Nemo, The Blizzard, Snow, Climate Crisis, The connection
11 February, 2013
Is there connection between Nemo, the blizzard lashing the northeast US, dumping huge amount of snow, and climate crisis the Earth now experiencing? Scientists search for the answer.
Tom Zeller Jr. writes :
The Union of Concerned Scientists has posted an informative breakdown on the connections between the winter storm bearing down on the Northeast and the planet's changing climate.
"It’s Cold and My Car is Buried in Snow. Is Global Warming Really Happening?," notes that storms like this one -- a classic Nor'easter -- are well-known to residents along the nation's North Atlantic coast. But shifts in the climate due in large part, most scientists say, to burning fossil fuels, are likely to make such storms even more fierce and frequent.
In an emailed statement, UCS climate scientist Brenda Ekwurzel explained, citing data from the National Oceanic and Atmospheric Administration (NOAA):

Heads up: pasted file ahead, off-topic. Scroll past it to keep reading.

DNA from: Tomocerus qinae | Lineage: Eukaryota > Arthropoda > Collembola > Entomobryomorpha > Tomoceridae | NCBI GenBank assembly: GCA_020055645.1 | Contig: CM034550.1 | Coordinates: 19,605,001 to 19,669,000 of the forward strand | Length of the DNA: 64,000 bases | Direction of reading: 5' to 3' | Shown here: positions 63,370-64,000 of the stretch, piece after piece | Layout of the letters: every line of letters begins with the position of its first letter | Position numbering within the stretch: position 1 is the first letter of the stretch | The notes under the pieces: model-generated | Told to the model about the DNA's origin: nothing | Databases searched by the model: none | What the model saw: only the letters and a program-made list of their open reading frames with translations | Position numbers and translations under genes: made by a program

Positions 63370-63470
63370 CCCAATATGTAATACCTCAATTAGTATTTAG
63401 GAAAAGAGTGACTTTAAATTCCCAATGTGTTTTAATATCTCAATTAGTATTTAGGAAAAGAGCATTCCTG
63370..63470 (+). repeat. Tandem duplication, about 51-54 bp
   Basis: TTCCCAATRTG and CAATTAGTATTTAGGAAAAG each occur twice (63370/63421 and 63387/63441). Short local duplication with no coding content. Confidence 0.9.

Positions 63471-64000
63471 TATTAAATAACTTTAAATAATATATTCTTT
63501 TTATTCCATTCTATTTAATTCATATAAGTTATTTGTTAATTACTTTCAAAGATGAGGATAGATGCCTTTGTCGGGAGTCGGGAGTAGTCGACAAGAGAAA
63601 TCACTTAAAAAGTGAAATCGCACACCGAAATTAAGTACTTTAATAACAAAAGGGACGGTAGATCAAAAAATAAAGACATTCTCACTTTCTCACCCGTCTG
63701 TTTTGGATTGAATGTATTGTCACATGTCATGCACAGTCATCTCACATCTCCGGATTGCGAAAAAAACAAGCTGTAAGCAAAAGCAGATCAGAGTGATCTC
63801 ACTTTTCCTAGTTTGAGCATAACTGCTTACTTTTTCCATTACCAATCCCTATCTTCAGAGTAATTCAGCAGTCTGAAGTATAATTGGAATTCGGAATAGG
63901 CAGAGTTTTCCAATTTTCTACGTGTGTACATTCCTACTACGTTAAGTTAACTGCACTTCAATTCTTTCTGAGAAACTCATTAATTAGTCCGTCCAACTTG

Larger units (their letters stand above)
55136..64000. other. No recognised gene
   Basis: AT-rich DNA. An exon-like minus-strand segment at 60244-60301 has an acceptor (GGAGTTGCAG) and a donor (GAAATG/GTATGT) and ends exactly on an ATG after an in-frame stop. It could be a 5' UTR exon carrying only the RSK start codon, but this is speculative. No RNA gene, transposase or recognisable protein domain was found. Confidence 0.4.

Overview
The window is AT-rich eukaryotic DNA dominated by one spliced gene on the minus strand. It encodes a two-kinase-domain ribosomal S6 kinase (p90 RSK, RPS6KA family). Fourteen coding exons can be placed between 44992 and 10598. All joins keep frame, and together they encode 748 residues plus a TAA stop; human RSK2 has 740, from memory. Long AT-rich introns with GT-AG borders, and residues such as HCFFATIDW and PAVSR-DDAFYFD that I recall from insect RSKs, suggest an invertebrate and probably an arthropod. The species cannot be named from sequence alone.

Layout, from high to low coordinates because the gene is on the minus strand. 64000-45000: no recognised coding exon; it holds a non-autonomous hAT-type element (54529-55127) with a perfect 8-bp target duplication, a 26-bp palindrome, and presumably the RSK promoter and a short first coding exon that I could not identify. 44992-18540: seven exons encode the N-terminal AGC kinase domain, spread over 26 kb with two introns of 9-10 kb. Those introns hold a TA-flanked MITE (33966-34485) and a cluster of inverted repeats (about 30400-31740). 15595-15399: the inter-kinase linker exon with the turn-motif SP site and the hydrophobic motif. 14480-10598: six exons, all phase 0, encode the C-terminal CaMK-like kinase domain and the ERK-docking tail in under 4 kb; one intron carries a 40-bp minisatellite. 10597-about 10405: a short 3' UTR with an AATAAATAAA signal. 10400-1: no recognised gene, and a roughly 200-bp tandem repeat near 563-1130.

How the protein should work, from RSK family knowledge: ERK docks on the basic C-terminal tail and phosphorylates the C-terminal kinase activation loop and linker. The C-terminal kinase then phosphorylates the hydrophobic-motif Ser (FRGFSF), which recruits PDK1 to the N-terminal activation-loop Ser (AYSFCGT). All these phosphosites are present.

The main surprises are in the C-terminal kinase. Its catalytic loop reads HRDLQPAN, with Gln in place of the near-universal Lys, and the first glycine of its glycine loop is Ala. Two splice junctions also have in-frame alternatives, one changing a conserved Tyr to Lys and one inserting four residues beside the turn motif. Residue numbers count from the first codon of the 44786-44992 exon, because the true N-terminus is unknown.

Rising ocean surface temperatures already have increased the temperature and moisture content of the air passing over the United States, setting the stage for heavier snow and rain storms. Global warming has increased the risk of dumping heavier precipitation -- as rain or snow -- over most land regions that experience storms.
In the U.S., the region that has experienced the highest increase in heaviest precipitation is the Northeast over the last half century. According to NOAA, the Northeast saw a 74 percent increase in the amount of precipitation that fell during the heaviest rain and snow events between 1958 and 2011.